A big part of the Self Employed Movement is the slow process of becoming an entrepreneur. I’ve done it before and I’m trying to do it again. But this time I’m keeping my day job.
You might be on the fence as to if you want to take this plunge as well, so here are a couple of skills and traits that can help you become a successful entrepreneur.
- Vision: You can see how things are at the present but you also have a good idea of how you’d like things to be in the future. You also have a plan and goals to get you there. There will be plenty of days that you’ll want to quit but you keep the bigger picture in mind. You celebrate the wins but you don’t get complacent.
- Persistence: You’re willing to do the work day-in and day-out. It isn’t always glamorous, but, you don’t give up easily. You keep on going and see things through. You stick with it and try, try again if things don’t exactly work out the first time around.
- Patience: You allow things to take their course. You don’t get discouraged or flustered when things don’t work out like you think they should. Things might take twice as long as originally thought or might cost twice as much, but you continue to roll with the punches. It’s a battlefield out there. It’s usually the ones who can last the longest that win.
- Resilience: There will be setbacks but you don’t quit; you learn from them. You’ll surely get cussed out and sometimes people will even try to scam you but you grow a thick skin and keep things rolling as smoothly as possible. You’ll hear “no” a lot but you keep on going until you finally hear a “yes.”
- You keep your word: It’s difficult to gain someone’s trust but it’s very easy to lose it. If you tell someone that you’ll do something, whether it’s an employee, customer, or a supplier, you follow through with your commitment no matter what. You do whatever you can to make that other person happy even if you have to swallow your pride or take a loss. It’ll eventually come back to you two-fold.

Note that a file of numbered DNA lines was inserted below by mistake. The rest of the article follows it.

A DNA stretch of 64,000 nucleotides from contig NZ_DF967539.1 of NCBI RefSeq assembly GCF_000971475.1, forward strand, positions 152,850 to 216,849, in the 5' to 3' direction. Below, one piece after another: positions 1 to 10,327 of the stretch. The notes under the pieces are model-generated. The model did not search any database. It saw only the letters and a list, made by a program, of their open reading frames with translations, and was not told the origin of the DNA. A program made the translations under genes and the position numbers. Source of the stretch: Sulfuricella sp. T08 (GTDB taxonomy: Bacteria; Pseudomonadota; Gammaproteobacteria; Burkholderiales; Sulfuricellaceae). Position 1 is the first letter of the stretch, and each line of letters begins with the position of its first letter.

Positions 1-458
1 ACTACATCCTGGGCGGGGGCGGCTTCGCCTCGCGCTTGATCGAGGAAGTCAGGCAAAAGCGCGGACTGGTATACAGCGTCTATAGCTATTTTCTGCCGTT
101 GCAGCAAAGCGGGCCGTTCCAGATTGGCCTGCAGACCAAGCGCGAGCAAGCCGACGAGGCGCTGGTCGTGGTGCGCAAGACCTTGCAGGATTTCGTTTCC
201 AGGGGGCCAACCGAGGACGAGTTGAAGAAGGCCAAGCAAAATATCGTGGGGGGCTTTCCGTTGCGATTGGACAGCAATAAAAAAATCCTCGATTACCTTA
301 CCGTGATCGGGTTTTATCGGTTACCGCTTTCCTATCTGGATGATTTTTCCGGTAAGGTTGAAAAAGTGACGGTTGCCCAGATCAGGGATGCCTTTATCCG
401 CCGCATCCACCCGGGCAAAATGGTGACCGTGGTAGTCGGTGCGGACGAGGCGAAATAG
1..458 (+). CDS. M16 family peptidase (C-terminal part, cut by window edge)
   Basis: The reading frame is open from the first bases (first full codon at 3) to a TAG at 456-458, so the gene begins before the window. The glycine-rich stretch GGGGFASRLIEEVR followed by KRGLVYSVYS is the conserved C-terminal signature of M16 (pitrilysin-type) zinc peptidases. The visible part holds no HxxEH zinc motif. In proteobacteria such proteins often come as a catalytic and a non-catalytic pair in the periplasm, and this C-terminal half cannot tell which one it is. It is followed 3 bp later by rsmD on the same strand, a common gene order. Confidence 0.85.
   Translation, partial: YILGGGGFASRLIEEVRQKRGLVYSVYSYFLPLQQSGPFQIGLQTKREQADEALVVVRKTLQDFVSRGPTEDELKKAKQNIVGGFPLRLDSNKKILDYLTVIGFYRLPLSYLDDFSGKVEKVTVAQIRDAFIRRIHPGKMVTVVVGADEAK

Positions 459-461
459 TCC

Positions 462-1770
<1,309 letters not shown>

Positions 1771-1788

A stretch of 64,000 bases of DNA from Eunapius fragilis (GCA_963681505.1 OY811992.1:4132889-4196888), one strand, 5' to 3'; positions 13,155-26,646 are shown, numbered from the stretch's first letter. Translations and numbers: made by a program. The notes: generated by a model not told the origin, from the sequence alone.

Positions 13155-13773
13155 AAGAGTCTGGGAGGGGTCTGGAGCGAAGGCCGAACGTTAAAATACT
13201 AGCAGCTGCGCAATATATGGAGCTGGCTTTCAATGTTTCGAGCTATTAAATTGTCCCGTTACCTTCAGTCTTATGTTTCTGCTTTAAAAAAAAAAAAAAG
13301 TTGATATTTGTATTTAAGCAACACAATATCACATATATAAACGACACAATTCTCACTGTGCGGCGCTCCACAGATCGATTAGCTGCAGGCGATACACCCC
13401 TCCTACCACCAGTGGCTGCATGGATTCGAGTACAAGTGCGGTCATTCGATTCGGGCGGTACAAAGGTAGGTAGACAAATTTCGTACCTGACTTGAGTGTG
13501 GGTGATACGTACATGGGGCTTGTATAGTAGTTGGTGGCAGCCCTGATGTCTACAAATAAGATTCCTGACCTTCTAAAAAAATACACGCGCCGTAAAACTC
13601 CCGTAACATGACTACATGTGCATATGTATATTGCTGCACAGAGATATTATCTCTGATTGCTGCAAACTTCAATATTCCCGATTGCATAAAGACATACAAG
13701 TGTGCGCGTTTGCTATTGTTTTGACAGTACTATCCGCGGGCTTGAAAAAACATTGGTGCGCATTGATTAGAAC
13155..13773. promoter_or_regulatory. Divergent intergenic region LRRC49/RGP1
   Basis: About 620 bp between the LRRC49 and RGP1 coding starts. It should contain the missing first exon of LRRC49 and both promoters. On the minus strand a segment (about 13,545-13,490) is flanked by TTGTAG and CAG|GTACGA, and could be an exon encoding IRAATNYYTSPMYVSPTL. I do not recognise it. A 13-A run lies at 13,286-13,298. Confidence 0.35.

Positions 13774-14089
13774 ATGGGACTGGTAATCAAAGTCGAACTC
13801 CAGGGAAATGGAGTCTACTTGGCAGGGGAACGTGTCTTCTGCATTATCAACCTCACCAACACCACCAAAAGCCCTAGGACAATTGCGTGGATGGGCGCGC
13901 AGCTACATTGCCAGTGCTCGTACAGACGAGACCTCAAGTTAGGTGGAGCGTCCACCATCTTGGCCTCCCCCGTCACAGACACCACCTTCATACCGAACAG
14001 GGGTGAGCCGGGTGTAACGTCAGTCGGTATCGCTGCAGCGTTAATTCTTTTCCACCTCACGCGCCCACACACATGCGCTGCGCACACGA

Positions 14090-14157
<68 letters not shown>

- Good communication: A lot of sticky situations can be avoided if you communicate well with others. If you can do this, you can put out a lot of fires before they even start. Keep people in the loop and you give yourself a fighting chance to deliver.
- Good organization: Good organization coincides with a professional image most of the time. It doesn’t matter what you think of you; all that matters is what your customers think of you. Perception is everything. Being well organized will help you with this.
- Good negotiation skills: Business usually isn’t black and white. There’s probably a gray area that you can exploit in your favor or that others can use against you if you aren’t privy enough. Nothing is really ever set in stone. If you can negotiate well, you can optimize your numbers.
- You know your numbers: At any given moment, you know how healthy your business is. You know what’s going out and what’s coming in. You know your margins. You know what sells and what doesn’t. You know how much wiggle room you have at all times. Without this knowledge, your business might not be able to survive much longer.
All of these things are good and great but they don’t mean shit until you actually take action and do something to turn your idea into a living, breathing business!
That’s the most important trait of all: You take action.
What you do might not be perfect. Chances are good that they won’t be, especially if you’re trying something out for the first time.
But that doesn’t matter.
That’s where opportunity lies. That’s where growth happens. That’s how experience happens.
That’s how you get better.
You can read and read and read about business forever but that can only do so much. Actually doing business is where the magic happens.
Without action, you’re just standing still. Or worse yet, you’re probably going backwards.
Quit planning. Quit thinking. Quit dreaming. Quit wondering.
Do something and find out!